Do you ever find yourself slouching in front of your computer? Or maybe you’ve been getting random back pains when you’re furiously typing away on your keyboard. You’re probably getting old, or worse, you’re still in your mid-twenties and you’re experiencing lower back pains more frequently.
It’s time to reevaluate your lifestyle choices because 2021 is the Year of the Ox, and you should be strong as one. (No really, you should have good back muscles for this year)
The Sitting Pandemic and Why it’s Bad
There’s another pandemic going on and it has existed longer than the coronavirus. It’s chronic sitting and it’s such a pain in the neck (or back, to be more specific.)
Sitting for prolonged periods of time has a lot of health consequences. Aside from the chronic back pain when you get older, this simple routine has been linked to increased incidence of cardiovascular diseases. If we were to compare two people with very similar diets and lifestyles, one of which has a desk job and one working out in the field, the former is more likely to die from a heart attack.
With most of work transitioning to comfortable home-based scenarios, people will be more inclined to sit longer in front of screens. In the US, 9,2 million people worked from home before the 20th century. In the last decade, that number rose to 13.4 million. If we did the math for the whole world, that’s at least 3 billion people working from home!
We can only imagine the rise of chronic diseases related to prolonged sitting in the next decades or so.
What Diseases Can Result from Prolonged Sitting
Here are a “few” diseases that can arise from chronic sitting.
- Heart Disease
- High Blood Pressure
- Deep Vein Thrombosis
- Mood DIsorders
- Spinal Misalignment
- Varicose Veins
- …and a lot more
How Weak Back Muscles Contribute To Slouching and Vice Versa
Sitting for too long cannot be avoided because most of our jobs will involve a computer. (Or because our culture revolves entirely on looking at a screen). Having strong back muscles make sure you can maintain a proper and comfortable posture that has less health consequences.
Prolonged sitting already has serious health consequences. Making sure you don’t slouch has added benefits. A slouching posture also contributes to back, shoulder, and neck pain. Since slouching also limits the available space your lungs can expand into, you will feel noticeably weaker because of reduced oxygen available for your body. That’s also the reason why you feel sleepy when you slouch.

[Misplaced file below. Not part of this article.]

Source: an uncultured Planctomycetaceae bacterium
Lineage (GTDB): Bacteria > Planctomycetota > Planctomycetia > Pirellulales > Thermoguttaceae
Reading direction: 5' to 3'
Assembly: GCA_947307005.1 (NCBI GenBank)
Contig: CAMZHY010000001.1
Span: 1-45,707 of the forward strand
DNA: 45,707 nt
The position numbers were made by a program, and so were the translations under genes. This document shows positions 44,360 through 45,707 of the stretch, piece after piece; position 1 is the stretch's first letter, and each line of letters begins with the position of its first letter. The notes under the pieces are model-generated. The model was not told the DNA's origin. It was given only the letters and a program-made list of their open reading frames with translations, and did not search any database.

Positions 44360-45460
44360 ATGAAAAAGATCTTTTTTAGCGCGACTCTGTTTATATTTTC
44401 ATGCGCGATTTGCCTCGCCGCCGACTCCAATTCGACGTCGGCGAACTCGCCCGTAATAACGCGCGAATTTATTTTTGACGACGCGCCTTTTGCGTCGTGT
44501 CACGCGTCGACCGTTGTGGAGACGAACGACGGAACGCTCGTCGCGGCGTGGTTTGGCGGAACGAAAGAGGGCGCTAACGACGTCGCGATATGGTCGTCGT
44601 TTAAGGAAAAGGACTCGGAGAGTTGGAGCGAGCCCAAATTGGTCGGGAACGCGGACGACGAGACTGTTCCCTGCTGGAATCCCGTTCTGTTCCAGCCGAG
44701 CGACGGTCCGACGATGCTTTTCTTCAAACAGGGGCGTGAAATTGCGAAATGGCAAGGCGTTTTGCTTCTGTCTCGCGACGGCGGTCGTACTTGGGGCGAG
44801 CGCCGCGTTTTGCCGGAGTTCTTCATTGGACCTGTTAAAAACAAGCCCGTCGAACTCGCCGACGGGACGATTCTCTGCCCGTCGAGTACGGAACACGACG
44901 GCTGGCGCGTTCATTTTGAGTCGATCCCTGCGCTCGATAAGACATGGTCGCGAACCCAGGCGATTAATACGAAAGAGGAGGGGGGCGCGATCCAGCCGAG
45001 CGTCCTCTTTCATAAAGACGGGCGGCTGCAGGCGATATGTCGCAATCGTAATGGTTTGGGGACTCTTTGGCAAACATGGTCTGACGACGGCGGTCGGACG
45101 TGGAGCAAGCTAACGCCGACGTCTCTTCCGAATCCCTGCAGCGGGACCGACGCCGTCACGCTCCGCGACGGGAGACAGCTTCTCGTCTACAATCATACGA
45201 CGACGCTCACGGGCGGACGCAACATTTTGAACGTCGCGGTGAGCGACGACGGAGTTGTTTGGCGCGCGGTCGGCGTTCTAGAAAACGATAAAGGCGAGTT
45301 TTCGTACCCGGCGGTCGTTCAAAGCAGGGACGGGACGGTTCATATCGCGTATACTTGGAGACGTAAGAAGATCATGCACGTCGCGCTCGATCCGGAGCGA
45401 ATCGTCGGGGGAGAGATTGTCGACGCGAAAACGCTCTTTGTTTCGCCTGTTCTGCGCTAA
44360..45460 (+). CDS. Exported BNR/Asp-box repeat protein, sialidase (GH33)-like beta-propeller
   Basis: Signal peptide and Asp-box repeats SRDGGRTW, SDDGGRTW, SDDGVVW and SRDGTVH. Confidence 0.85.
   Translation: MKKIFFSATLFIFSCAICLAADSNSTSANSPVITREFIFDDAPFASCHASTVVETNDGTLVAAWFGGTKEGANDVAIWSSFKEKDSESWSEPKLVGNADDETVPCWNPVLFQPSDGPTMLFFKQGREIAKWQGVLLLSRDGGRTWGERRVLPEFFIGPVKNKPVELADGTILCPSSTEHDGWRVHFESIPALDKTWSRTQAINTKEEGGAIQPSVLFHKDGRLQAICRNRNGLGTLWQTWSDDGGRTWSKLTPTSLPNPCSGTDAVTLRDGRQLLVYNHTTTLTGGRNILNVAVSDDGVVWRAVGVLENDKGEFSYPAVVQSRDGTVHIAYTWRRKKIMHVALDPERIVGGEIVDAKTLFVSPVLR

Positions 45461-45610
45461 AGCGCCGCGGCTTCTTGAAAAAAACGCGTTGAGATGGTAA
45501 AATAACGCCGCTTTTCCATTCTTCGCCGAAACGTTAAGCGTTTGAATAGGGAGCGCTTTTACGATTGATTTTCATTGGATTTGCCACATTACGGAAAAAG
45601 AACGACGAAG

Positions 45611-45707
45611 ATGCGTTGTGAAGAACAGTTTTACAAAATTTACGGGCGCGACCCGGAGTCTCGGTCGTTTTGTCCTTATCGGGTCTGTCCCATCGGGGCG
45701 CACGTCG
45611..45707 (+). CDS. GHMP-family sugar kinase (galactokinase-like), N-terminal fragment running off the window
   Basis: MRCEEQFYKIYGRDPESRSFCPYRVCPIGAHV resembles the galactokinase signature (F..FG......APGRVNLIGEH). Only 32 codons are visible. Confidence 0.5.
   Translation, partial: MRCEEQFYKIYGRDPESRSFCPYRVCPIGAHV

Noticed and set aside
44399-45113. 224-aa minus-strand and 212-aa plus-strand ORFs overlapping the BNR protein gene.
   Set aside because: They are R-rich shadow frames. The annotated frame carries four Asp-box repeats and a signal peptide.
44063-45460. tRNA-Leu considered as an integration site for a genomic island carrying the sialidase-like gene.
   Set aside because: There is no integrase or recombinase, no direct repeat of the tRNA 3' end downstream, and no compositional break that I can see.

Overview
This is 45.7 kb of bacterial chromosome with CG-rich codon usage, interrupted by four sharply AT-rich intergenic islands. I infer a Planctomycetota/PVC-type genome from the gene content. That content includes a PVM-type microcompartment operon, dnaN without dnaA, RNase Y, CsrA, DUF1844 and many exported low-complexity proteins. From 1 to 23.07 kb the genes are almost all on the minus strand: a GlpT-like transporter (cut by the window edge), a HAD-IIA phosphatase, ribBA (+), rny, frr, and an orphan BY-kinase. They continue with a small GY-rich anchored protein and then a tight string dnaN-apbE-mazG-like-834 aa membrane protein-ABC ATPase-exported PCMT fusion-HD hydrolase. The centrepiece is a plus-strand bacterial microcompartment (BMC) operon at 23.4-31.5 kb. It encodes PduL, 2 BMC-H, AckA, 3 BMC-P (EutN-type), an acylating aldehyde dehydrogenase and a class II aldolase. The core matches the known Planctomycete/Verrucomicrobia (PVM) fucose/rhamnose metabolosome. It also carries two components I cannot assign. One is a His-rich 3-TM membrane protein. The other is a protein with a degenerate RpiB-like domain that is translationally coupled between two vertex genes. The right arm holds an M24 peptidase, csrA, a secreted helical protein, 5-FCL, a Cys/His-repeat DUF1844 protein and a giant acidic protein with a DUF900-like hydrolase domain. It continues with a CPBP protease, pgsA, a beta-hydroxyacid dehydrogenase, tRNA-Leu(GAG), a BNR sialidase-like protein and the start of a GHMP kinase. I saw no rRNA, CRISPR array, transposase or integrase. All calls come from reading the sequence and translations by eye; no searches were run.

Slouching as a result of weak back muscles also limit your digestive tract’s ability to function properly. The intestines are squished and will make the passage of food material difficult. Staying still for a long period of time will not help your intestines digest and absorb nutrients, so constipation and lightheadedness are common outcomes.
How to Strengthen Your Back Muscles
After a long day at work, the next best thing to do is relax. But if you dedicate some time to improving your health, then a fitness routine could do you some good. Before you put on your gym outfit, always consult with your local gym instructor on how to do routines properly. Anytime Fitness and Blast Fitness have certified instructors to make sure you’re safe while doing exercises.
If you own a gym or there are gyms that operate in the midst of the pandemic, then you can try these exercises to strengthen your lower back. These will include weightlifting routines for both upper and lower back to correct posture.
- Deadlifts (the most important back exercise for lower back)
- Pullups (helps strengthen shoulders)
- Machine Rows (helps strengthen your shoulder muscles and middle back muscles)
- Hyper Extensions (very important for your lower back and core muscles)
- T-bar Row (a standing up version of the deadlift with more focus on your upper back)
- Barbell Rows (helps strengthen your rear shoulders)
If you don’t have the luxury of time going to the gym, you can perform these at home instead:
Quadruped Arm/Leg Stretch
This involves getting down on all fours and stretching your right arm in front of you and stretching your left leg out and back, then alternating with the left arm and right leg.
This is done by lying on your side then propping against your elbow while your forearm is pointed perpendicular to your body. It strengthens the muscles on the sides of your abdomen to help straighten your posture.
Cat and Camel
This is the starting position of the quadruped arm/leg stretch. While you are down on all fours, you stretch your back upwards, akin to a cat stretching, or imitating camel humps, then you relax.
This is the easiest among the four as it involves you laying flat on your stomach then raising your neck and upper half of your body slowly. This is the horizontal equivalent of stretching your arms out and arching your back, except you’re on the floor.